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Define Electrical Energy & Electric Current

What is Electricity?

Electricity is a form of energy that can be easily changed to other forms. Electricity comes mainly from 2 sources i.e.

  1. Power stations and generators that supply a lot of electricity and normally used in many electrical appliances and industrial applications.
  2. From Electric Cells or batteries which are used for portable purposes.

To make an electrical appliance work, electricity must flow through it. The flow of electricity is called an electric current. The path along which the electric current moves is called the electric circuit.

What is an Electric Current?

  1. An electric current is the rate of flow of electric charges in an electric circuit. Electric charges are made up of positive charges (protons) and negative charges (electrons). When these charges flow in a circuit, a current is produced.
  2. The movement of electric charge is known as an electric current, the intensity of which is usually measured in amperes. Current can consist of any moving charged particles; most commonly these are electrons, but any charge in motion constitutes an electric current.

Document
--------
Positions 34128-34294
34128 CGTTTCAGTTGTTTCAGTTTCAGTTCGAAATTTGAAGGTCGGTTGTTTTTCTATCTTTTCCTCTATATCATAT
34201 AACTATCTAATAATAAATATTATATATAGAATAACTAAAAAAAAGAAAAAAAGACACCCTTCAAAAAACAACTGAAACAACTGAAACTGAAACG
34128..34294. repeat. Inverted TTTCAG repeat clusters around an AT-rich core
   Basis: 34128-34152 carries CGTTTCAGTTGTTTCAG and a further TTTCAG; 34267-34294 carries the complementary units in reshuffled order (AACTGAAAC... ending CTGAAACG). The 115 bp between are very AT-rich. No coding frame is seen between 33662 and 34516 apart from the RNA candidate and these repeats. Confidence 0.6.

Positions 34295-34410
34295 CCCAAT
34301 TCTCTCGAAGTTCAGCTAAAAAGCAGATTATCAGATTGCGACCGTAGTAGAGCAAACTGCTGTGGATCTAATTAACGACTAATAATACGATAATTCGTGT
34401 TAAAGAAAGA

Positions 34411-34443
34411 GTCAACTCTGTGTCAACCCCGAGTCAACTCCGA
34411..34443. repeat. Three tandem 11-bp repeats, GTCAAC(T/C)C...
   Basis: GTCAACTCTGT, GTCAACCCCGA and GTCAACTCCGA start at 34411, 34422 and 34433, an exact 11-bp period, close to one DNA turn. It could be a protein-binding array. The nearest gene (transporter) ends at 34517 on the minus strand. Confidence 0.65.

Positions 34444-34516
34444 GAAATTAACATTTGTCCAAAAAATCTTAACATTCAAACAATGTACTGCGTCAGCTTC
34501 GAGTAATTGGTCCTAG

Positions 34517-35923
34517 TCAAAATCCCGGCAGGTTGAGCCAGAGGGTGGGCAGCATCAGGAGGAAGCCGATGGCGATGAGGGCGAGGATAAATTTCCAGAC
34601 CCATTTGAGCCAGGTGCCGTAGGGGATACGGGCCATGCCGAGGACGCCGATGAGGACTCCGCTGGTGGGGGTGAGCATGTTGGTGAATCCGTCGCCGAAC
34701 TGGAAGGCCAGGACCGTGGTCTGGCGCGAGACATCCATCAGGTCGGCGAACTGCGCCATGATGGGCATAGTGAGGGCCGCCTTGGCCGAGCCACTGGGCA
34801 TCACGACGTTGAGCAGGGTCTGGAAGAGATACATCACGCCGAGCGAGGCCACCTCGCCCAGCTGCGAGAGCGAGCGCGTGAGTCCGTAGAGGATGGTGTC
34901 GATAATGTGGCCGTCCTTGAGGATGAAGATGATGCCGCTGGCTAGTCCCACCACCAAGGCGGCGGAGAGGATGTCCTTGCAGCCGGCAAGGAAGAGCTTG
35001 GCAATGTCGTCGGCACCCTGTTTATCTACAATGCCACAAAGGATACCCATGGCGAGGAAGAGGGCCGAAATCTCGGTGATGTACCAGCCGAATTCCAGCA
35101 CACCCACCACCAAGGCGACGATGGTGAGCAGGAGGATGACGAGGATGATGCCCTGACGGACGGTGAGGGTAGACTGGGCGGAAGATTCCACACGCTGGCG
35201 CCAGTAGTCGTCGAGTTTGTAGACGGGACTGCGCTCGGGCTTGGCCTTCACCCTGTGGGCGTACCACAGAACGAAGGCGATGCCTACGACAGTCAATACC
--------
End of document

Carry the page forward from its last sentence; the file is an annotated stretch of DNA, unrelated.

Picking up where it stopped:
How does electricity flow?

The battery in an electric circuit gives energy to the electrons and pushes them around a circuit, from the negative terminal of the cell, round the circuit and back to the positive terminal of the cell.

How to Measure Current?

The SI unit for electric current is ampere (A). Smaller currents are measured in milliamperes (mA).

1 ampere = 1 ??????? / 1 ??????

1 A = 1,000 mA

1 mA = 0.001 A

Different electrical components and appliances require different sizes of current to turn them on. An ammeter is an instrument used for measuring electric current. Electric currents are measured in amperes (A), hence the name. An ammeter should have a very low resistance so that it may not change the value of current flowing in the electric circuit.

Electric Circuits

Electric circuits are connecting wires made up of electrical components, these components must be joined together without any gap in between to light bulb circuit board form a closed electric circuit. Incomplete circuits are called open circuits. An electric current flows only when there is:

Below are typical circuit diagrams shown for open and closed electric circuits:

Types of Electric Circuits

There are two types of circuits which are commonly used:

  1. Series  Circuits
  2. Parallel Circuits

Series Circuit: A series circuit connects the components one after the other. A single loop is formed. A break in any part of a series circuit stops the flow of current in the whole electric circuit.

Parallel Circuit: A parallel circuit divides into two or more branches. The current divides and flows through each parallel branch. If a component breaks or is removed, the other components remain on.

Define Electrical energy

Electrical energy means work done in a period of time. Electrical energy is measured in Joules (in SI units). Since a watt is just a joule per second (J/s), a kilowatthour is a measure of energy which is normally used every where.